The Path, a re-imagining of the story of Little Red Riding Hood, is a small indie “experiment” in which “most of the story relies on your active imagination.” It’s also one of the most unusual and memorable games you are likely to play this year. There’s something not quite right about it, an offness that makes it stick with you. When attempting to describe it, you’ll find yourself instead listing everything that it is not; typical gaming expectations simply do not apply. I hated The Path for the first hour I played it, because its strangeness made me too uncomfortable, but it is that very strangeness that made me grow to love it.
You begin The Path (PC) by choosing one of six girls, each a different kind of Red Riding Hood. Robin, for example, represents “KidRed,” while Ruby is “GothRed” and Ginger is “TomboyRed.” You have to complete each girl’s story in order to finish the game, but you can play them in whatever order you like. Once you’ve chosen your desired shade of Red, you find yourself where the road ends and the countryside begins, and are given the game’s sole instructions: go to grandmother’s house and stay on the path. Grandma’s house is straight ahead – stick to the path, you’ll reach her in no time, safe and sound. You will also have failed. In order to truly experience the game, you’re going to have to leave the safety of the path and explore the dark and mysterious forest. Surely grandma won’t mind if you’re a little late, and besides, when was the last time you did what you were told?
(Fair warning: the rest of this review is going to flat out tell you some things you might not want to know if you’re interested in the true Path experience, so you might want to quit reading now.)
Step off the path and you find yourself in a vast and somewhat forbidding forest. It’s incredibly easy to get lost – in fact, that’s kind of the point. The only way to find what you seek is to explore, but you won’t know what you’re looking for until you find it. You’re not completely alone, though; the mysterious Girl in White will flit by, leading the way to something important. There’s no speech in The Path, no conversation, so you’ll simply have to follow her as she runs by like a startled deer. She can even lead you back to the path, should you decide you’ve had enough of floundering through the greenery. Perhaps she’s a ghost, or maybe an angel; whatever she is, she’s also your only friend in these dark woods.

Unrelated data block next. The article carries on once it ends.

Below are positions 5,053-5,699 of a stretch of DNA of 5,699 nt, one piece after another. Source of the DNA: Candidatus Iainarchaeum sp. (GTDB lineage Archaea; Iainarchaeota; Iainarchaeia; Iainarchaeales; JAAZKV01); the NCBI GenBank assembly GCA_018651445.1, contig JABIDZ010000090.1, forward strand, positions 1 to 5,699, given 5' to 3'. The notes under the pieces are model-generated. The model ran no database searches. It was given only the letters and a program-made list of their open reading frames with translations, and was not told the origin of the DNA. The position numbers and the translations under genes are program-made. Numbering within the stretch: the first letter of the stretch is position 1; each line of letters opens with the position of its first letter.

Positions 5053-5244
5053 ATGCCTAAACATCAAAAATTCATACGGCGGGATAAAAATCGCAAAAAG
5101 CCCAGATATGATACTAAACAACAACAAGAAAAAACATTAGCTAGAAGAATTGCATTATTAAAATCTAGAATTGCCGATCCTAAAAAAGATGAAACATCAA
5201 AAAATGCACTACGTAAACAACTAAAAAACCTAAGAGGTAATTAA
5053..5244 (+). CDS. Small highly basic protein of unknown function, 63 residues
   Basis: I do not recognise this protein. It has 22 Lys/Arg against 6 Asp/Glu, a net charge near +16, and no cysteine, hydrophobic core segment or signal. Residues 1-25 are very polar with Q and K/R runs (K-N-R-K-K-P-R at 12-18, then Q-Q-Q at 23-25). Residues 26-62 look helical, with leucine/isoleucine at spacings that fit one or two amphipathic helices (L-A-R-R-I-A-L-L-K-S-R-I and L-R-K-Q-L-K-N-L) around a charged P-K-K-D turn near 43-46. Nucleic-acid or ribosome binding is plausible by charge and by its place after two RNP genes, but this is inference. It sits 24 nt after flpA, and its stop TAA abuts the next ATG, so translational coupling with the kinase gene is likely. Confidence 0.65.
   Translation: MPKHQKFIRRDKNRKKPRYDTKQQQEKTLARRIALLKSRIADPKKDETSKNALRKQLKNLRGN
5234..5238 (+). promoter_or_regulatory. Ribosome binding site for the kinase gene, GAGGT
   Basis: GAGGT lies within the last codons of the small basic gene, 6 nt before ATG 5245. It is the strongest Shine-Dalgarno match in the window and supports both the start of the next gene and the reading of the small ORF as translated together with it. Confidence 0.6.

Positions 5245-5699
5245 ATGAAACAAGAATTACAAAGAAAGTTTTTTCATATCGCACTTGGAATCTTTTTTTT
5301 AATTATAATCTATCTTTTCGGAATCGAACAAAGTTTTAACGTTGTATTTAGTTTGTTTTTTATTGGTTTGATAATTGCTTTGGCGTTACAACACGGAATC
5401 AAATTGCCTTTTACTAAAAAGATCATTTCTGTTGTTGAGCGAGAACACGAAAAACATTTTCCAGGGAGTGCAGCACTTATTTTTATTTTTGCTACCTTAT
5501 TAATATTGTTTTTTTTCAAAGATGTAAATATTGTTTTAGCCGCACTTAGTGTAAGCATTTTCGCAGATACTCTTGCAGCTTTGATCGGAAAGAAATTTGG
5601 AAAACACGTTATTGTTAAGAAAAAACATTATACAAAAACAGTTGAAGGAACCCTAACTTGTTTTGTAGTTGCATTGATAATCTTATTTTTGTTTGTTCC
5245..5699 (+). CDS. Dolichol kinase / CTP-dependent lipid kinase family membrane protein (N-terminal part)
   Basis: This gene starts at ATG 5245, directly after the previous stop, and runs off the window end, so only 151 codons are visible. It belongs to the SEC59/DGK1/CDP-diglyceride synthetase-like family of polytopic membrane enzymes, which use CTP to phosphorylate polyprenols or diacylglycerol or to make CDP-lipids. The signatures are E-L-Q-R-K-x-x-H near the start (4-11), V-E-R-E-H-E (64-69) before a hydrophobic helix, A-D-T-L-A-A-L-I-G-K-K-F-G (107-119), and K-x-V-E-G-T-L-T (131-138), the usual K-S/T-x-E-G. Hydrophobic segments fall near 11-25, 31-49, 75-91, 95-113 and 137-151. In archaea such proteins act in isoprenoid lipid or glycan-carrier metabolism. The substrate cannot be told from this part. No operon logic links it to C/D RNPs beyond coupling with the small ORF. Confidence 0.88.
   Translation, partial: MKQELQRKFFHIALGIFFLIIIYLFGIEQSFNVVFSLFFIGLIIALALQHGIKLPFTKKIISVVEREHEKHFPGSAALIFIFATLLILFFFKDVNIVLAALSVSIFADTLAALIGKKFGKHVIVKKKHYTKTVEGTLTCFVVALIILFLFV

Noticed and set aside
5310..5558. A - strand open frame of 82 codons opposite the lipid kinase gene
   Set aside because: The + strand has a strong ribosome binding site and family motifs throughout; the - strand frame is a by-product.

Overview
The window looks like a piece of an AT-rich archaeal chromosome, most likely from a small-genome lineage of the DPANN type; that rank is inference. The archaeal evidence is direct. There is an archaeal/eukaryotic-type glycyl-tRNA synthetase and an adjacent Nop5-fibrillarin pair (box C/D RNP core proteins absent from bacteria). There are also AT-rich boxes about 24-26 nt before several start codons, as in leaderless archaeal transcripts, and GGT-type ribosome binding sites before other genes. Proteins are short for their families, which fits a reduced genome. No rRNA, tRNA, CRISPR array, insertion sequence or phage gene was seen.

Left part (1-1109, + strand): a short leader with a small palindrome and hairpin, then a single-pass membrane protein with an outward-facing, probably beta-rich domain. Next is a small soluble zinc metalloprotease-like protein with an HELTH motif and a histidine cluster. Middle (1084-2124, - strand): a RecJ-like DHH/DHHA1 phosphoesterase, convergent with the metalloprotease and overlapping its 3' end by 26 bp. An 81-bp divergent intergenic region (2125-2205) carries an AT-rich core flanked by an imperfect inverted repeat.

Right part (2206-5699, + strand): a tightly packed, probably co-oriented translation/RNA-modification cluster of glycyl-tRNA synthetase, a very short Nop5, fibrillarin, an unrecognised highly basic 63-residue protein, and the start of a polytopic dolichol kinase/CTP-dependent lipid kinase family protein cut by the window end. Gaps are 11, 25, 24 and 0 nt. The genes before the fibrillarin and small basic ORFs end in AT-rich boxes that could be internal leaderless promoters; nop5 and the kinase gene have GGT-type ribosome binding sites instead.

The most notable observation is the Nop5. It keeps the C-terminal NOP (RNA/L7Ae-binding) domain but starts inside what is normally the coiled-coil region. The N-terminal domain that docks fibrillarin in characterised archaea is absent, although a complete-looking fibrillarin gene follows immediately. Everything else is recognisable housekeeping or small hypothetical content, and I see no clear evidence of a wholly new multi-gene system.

A variety of items are littered throughout the forest, but they’re not items in the traditional game sense. You’re not armed once you find the knife, and the pills aren’t there to heal your wounds, they’re simply objects that make each chapter’s finale in grandma’s house more complete. There are plenty of items that any girl can find, but each Red has three objects that are specific to her; finding them unlocks special rooms in grandmother’s house. Similarly, each girl has three locations to find in the woods, where she can experience a particular memory. Different girls might be able to visit the same location, but what’s an innocent playground for one might be another’s sinister rendezvous.
Of course, this wouldn’t be Little Red Riding Hood without a wolf, and each girl has her own to find. Encountering the wolf is the only way not to fail, but the results of finding him are always unsettling. The Path calls itself a horror game, and though it doesn’t go the more obvious route of blood and gore, the game’s wolves deliver chills quite well. You won’t soon forget your encounters with them.
As you might expect from a small, indie title, The Path is not the most graphically robust game you’ll ever play, but what it lacks in technical specs it more than makes up for in artistry. Every moment of your time in The Path is a nuanced journey that embraces subtlety in favor of in-your-face realism. Pay attention to the edges of your screen as you play – those aren’t just artistic flourishes decorating the play field, they’re clues. The Path also makes particularly good use of sound, using it to underscore the menace of the wolf or suggest your final fate. The music, particularly the singing, can be a bit much at times, but it perfectly captures the game’s otherworldly aesthetic.
It feels somewhat vulgar to discuss game mechanics in reference to The Path, though. It’s certainly not a game in the traditional sense, more of an interactive storytelling experience, which makes things like framerate and control options irrelevant and beside the point. I’m not even sure that “fun” is the right word to apply to it, either. What I do know is that for as indefinable as The Path may be, I find myself thinking about it long after I stop playing. The Path is an odd, but beautiful experience that gives me hope for what games can be.
Bottom Line: The Path is haunting, lovely, and genuinely unnerving, but it may stray just far enough from traditional game mechanics to make it a snore for some players.
Recommendation: It’s short, but the experience is well worth the $10 asking price.
Susan Arendt learned long ago that not all wolves have fur and claws.